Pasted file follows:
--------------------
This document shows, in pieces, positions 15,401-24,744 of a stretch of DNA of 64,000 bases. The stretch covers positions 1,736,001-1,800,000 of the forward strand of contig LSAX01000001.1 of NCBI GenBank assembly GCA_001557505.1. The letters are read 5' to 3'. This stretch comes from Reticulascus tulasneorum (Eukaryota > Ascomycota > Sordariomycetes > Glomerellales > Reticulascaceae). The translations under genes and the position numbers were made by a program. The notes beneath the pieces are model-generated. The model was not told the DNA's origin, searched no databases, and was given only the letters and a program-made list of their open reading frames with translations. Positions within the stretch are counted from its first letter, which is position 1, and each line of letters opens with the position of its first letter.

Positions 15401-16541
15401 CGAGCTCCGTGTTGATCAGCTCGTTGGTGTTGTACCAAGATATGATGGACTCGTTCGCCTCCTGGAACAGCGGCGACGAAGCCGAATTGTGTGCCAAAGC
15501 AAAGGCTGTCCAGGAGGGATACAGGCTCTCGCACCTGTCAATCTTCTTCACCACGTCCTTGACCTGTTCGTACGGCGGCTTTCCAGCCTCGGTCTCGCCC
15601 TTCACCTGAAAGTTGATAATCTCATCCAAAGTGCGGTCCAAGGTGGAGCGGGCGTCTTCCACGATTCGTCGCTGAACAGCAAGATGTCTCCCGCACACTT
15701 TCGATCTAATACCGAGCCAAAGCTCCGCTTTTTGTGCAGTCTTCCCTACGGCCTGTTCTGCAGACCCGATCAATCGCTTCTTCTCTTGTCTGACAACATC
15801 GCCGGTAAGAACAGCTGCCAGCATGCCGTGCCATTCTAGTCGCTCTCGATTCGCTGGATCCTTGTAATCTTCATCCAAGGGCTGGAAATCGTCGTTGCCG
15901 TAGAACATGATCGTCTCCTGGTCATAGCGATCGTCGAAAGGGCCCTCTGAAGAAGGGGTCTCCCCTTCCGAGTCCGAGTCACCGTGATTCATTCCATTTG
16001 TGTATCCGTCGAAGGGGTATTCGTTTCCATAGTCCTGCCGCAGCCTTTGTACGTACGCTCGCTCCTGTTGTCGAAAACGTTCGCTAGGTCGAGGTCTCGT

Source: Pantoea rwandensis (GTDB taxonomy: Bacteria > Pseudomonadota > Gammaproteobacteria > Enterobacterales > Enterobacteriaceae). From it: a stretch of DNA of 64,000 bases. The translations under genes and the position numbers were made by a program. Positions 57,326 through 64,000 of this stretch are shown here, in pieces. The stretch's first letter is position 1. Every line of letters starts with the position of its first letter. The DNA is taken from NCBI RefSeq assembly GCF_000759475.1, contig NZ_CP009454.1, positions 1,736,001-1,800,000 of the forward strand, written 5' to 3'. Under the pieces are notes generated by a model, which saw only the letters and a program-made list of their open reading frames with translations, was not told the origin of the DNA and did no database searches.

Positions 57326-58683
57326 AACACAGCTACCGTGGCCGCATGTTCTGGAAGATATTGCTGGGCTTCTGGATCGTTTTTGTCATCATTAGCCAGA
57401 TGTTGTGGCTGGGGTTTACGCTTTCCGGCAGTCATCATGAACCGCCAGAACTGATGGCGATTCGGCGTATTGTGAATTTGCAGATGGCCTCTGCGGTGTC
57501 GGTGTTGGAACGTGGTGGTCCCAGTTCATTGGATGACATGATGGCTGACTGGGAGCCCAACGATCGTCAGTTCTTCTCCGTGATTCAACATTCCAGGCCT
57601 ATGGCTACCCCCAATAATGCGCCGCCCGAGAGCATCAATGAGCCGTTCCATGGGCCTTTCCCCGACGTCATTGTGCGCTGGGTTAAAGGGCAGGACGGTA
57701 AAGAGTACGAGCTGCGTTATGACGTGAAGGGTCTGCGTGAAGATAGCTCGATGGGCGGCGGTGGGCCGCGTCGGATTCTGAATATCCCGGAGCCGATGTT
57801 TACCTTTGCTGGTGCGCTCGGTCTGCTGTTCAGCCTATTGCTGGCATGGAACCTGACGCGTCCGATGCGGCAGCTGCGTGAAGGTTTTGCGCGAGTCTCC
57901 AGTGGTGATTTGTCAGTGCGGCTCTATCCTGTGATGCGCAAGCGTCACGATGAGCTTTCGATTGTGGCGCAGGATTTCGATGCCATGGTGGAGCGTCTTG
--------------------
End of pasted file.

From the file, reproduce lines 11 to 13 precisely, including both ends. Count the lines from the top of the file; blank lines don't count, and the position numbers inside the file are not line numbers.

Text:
Positions 57326-58683
57326 AACACAGCTACCGTGGCCGCATGTTCTGGAAGATATTGCTGGGCTTCTGGATCGTTTTTGTCATCATTAGCCAGA
57401 TGTTGTGGCTGGGGTTTACGCTTTCCGGCAGTCATCATGAACCGCCAGAACTGATGGCGATTCGGCGTATTGTGAATTTGCAGATGGCCTCTGCGGTGTC